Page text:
|Leo playing Count TV|
Now that Leo's had his iPad for nine months, I have unsolicited advice for potential iPad owners:
GET AS MUCH STORAGE AS POSSIBLE.
Poor Leo -- he thinks of his buddy the 16 GB iPad as the ultimate repository of every last app, TV show, movie, and songs he loves loves loves -- but, sadly, his friends can no longer play together because his iPad had run out of space. And as his cherished apps and shows disappear to make room for new and different ones, our change-rejecting boy who has gotten so used to having all his favorite media and apps in one place is going to become very sad.
This apps/video iPad shuffle will only get more complicate as apps become increasingly robust, content-wise. I would love nothing more than to get our chemistry-lover Iz The Elements iPad app so she can explore the periodic table in depth, with 3D animation. She still has an iTunes gift card in her holiday stash; The Elements's $13.99 price tag isn't the issue -- the problem is the app's 1.71 GB size. We can't blow out an eighth of Leo's iPad's existing content for a single app. It's not going to happen.
So, sigh, and if you're about to jump into the iPad market, please listen to me and buy as much storage as you can!
Meanwhile, we're backlogged on telling you about the apps Leo and his sisters like. Here are four favorites both new and revisited:
Count TV ($2.99)*: An entertaining app that encourages understanding of 1:1 correspondence, i.e., that the amount two means the number "2." We've had this app since June, but Leo always goes back to it. The interface is simple: The Count does a short intro upon launch, then a nine-number grid appears (see above). Click on each number to watch a classic number-themed Sesame Street video. Leo gets yet another context for the numbers he's still struggling to understand, and I get to share videos from my childhood with my own kids. Win-win.
Another very simple app Leo likes is Leaf Jam ($.99)**. This is an app I suggest to Leo when he is agitated and needs something to soothe and engage him without making too many demands on his overtaxed senses. (He also chooses Leaf Jam independently.) Tap the screen to make leaves appear, tilt the screen to move them around, click the rake icon to clear the screen. Leo really enjoys tapping/adding leaves in time to the pleasant banjo background music, as you can see in the video:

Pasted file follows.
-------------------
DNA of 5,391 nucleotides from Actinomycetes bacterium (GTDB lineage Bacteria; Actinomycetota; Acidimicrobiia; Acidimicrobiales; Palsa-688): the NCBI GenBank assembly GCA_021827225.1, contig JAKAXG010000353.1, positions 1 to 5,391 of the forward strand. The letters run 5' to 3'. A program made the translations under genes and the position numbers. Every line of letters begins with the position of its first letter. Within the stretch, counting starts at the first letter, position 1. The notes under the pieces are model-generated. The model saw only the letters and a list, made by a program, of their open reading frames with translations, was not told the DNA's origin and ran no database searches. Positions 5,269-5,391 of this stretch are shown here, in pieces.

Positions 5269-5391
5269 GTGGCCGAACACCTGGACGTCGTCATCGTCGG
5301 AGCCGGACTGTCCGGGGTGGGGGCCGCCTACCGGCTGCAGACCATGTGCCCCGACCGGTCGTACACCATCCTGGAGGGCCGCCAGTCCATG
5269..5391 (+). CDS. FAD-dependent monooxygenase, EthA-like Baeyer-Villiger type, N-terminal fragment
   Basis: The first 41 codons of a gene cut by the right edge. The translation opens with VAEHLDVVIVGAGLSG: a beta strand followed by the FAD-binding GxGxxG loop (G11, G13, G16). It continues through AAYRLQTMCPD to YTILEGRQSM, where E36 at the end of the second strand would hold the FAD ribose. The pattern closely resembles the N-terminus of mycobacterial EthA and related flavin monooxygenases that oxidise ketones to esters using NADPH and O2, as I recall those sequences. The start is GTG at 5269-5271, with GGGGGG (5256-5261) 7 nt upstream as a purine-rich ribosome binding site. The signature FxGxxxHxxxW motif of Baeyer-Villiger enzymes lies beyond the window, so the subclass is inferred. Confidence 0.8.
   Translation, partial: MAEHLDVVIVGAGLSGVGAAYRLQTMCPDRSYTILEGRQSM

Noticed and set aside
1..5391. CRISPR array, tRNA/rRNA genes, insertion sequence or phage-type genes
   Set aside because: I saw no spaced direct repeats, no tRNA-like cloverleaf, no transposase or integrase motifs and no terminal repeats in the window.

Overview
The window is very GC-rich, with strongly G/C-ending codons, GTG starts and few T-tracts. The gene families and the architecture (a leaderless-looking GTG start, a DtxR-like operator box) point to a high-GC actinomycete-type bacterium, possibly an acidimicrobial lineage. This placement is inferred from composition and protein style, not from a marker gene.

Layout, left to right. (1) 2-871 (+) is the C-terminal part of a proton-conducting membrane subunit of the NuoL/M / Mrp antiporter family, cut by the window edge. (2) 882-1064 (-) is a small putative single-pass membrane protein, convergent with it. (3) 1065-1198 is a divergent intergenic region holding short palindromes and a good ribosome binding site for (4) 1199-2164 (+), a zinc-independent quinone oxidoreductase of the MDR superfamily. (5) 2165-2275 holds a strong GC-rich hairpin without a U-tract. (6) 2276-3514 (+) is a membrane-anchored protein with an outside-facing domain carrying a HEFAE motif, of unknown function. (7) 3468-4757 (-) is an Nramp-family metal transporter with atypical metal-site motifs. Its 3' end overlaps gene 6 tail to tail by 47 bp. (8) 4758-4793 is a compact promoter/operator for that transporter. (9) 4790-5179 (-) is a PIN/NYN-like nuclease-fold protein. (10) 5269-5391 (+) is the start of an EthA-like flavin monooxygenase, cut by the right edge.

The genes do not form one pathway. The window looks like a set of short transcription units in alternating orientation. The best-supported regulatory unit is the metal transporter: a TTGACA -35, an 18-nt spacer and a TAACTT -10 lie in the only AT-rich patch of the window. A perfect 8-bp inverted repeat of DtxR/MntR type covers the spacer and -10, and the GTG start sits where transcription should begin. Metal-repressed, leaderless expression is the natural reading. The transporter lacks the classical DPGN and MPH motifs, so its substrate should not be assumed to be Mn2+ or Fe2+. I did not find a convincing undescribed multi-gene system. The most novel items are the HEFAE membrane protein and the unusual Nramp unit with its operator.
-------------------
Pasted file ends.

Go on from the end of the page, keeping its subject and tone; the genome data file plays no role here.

Moozart ($1.99)** for Leo, on so many levels. This app lets Leo play his favorite songs, then explore and experiment with them -- and with the basics of music and music reading. While being completely silly!
When Leo presses Moozart's Play button (which he recognized instantly, thanks to the app's good clean design), each song's notes appear as icons (pigs, bells, farmers) on a real music staff. Leo can delete or add other note icons from the bar above the staff, while playing an existing song or using a blank staff. Fun! (Though I couldn't find a way to save his creations -- he doesn't mind but other kids might).
Moozart doesn't require users to know note names or time values -- if you place them in the right spots (and each time you move the icon to a new position on the staff, it sounds out a preview tone), you'll get the right note. Time is determined by horizontal spacing -- no worries about knowing eighth or half notes. Moozart allows non-readers to dabble and compose with abandon -- within the staff's range, at least.
Reading is not necessary to play with the music, but it is necessary to choose a song from the app's song list, and this is where Leo surprised me. Moozarts' song list, unsurprisingly, overlaps with Leo's beloved Tappy Tunes's song list. Leo has memorized which Tappy Tunes song titles stand for which songs, but it wasn't clear to me if he'd memorized their positions or their appearance. With Moozart, Leo instantly selected favorite songs like Pop Goes the Weasel independently, the very first time he used the list. My son has memorized entire phrases! So, Moozart helps reinforce Leo's sight-reading (and generates much whooping and praise for our boy).
Leo's little sister Mali happens to already be a reader. She is also a big fan of the interactive book app Frida's World ($2.99), as am I. Frida's World is simple, well-designed, and the story and illustrations are adorable and age-appropriate without reducing Frida Kahlo's biography to twee. So now my six-year-old is knowledgeable about the life of Frida Kahlo and wants to know more! There's even a coloring book mode.
Another benefit: Frida's World has both English and Spanish modes, which Mali appreciates as she goes to a Spanish immersion school and is always looking for fun ways to practice her Spanish.
My only quibble: When in autoplay or "listen to book" mode, I would prefer to have the words highlighted as they are read. But this is a teeny quibble. Frida's World is a very cute and worthwhile app that lets sneaky parents like me inject a bit of culture into our kids' lives.
*Gifted to my kids by the developer.
**Free through Moms With Apps and their wonderful (Free) App Fridays.